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M. Güler, "Magnetism and Microstructure Characterization of Phase Transitions in a Steel", Advances in Condensed Matter Physics, vol. 2014, Article ID 408607, 4 pages, 2014. https://doi.org/10.1155/2014/408607
Magnetism and Microstructure Characterization of Phase Transitions in a Steel
We present phase transitions in a low carbon steel according to existing phases and their magnetism. Scanning electron microscope employed research to clarify and evaluate the microstructural details. Additionally, we utilized from Mössbauer spectroscopy for magnetic characteristics of different existed phases. Scanning electron microscope examinations showed that the pure state of the steel was fully in the ferrite phase with equiaxed grains. Moreover, subsequent heat treatments on the studied steel also ensured the first austenite and then pearlite phase formation. Mössbauer spectroscopy of these phases appeared as a paramagnetic single-line absorption peak for the austenite phase and ferromagnetic six-line spectra for both ferrite and pearlite phases. From Mössbauer data, we determined that the internal magnetic fields of ferrite and pearlite phases were as 32.2 Tesla and 31.3 Tesla, respectively.
Because of their significant usage in technology and industry, detailed examinations on the solid-state phase transformations in steel drew a remarkable attention through the last century [1–3]. Applicable findings of these previous studies make steel more able to adapt quickly changing demands on daily life. Therefore, steel is the most handy and inexpensive of all materials with more than a billion tons of yearly consumption.
Steels are mainly divided into three essential categories according to their carbon content. The first category represents low carbon steel and contains maximum 0.2% C. Second category covers the medium carbon steel with 0.2% C–0.5% C. The third category represents the high carbon steel and includes more than 0.5% C or higher carbon content . It should be emphasized here that low carbon steel accommodates the highest tonnage of all steel in a given year. Structural steel for buildings and bridges, line pipes, and automotive sheet applications; those are just a few major applications for low carbon steel. Also, the characteristics of all steel types depend on their chemical compositions, preparation history, applied heat treatment behaviors, and following quenching media. All of these facts on steel cause formation of various product phases such as pearlite, bainite, and martensite [3, 5–10]. For instance, when low carbon steel cools from the austenitic region after appropriate heat treatment temperature, different percentages of austenite phase transform into a new phase including lamellar plates of ferrite and cementite (). On the one hand, Bain introduced this newly existing phase as “pearlite.” On the other hand, according to their formation temperatures, pearlite phase occurs between 550°C and 720°C in steel, whereas austenitic region lies between 910°C and 1535°C for ferrous alloys and steel .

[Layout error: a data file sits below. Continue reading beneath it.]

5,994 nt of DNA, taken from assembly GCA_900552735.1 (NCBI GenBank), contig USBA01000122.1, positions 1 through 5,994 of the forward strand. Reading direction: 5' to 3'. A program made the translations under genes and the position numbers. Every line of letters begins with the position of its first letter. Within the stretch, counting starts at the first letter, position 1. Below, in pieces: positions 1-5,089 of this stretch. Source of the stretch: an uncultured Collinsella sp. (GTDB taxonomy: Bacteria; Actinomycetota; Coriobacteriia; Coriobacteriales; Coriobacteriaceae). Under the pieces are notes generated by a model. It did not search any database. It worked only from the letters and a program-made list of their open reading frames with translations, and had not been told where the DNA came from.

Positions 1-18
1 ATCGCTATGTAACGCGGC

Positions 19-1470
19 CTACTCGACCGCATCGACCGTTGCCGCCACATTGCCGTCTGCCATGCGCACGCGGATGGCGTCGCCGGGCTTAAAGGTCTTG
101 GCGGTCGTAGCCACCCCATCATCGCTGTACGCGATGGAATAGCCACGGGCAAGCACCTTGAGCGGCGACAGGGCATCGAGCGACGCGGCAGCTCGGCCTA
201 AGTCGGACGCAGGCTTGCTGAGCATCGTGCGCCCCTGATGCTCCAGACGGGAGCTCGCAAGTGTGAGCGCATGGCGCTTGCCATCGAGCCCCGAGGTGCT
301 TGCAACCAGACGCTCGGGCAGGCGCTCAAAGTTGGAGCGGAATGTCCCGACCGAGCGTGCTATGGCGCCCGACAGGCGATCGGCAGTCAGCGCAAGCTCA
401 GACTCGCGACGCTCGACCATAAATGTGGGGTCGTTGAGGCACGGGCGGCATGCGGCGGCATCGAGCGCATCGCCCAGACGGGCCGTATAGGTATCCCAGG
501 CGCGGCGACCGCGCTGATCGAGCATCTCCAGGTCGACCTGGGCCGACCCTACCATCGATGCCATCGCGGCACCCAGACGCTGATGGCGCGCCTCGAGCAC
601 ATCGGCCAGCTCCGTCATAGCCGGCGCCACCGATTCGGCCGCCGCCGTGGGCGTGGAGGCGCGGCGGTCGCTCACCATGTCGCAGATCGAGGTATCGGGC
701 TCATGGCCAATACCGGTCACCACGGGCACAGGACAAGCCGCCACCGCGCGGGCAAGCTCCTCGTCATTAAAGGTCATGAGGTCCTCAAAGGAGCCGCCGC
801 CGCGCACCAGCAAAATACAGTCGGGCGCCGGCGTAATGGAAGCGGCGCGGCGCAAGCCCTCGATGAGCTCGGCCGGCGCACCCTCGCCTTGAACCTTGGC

From a physical outlook, the magnetic properties of steel are ultimately linked with their own microstructure, chemical atomic composition, and alloying conditions. When compared with each other, austenite phase is nonmagnetic while ferrite, pearlite, and bainite phases are magnetic. Noteworthy to mention here, Mössbauer spectroscopy is an accurate spectroscopic technique, which clarifies the internal magnetism () and volume fractions of distinct phases in steel and alloys [12–14].
Investigations on the parent austenite decomposition into product phases such as pearlite, bainite, and martensite play a particular key role during the ferrous alloy and steel production. So, the physical properties, such as transformation kinetics, morphology, and crystallography of both ferrous alloys and steel, need extensive examinations. Interpreting of these objectives allows improving the quality and applicability of steel for many industry fields.
Literature up to date especially deals with many studies about the mechanical properties of low carbon steel. However, there is still some scarcity especially on the microstructure-magnetism relation in low carbon steel. Therefore, the focus of the current study was to examine and clarify the microstructure-magnetism relation of the different phase formations in low carbon steel after various heat treatment conditions.
AISI (American Iron and Steel Instıtute) 1117 type commercial low carbon steel was examined in the present study. The chemical composition of this steel was as Fe-0.11% Cr-0.19% C-1.14% Mn-0.19% Si-0.02% P-0.01% Ni (wt%). The bulk sample of the steel was in the form of the cylindrical bar with 10 cm in length and 1 cm in diameter.
To reveal the microstructural details, three slabs were cut mechanically from the bulk cylindrical sample of the steel. They then were thinned to 150 μm thickness. We selected a pure slab of the steel (specimen A) to discover the microstructural details without any treatment. Afterwards, second slab (specimen B) was homogenized at 1100°C for 1 h in a quartz tube. This tube subsequently quenched into water at room temperature by cracking the quartz tube. The new third slab was homogenized at 1100°C for 1 h in a quartz tube and finally cooled in air at room temperature (specimen C) to compare the quenching media influence on specimen B. Moreover, Table 1 lists the applied heat treatments of studied specimens.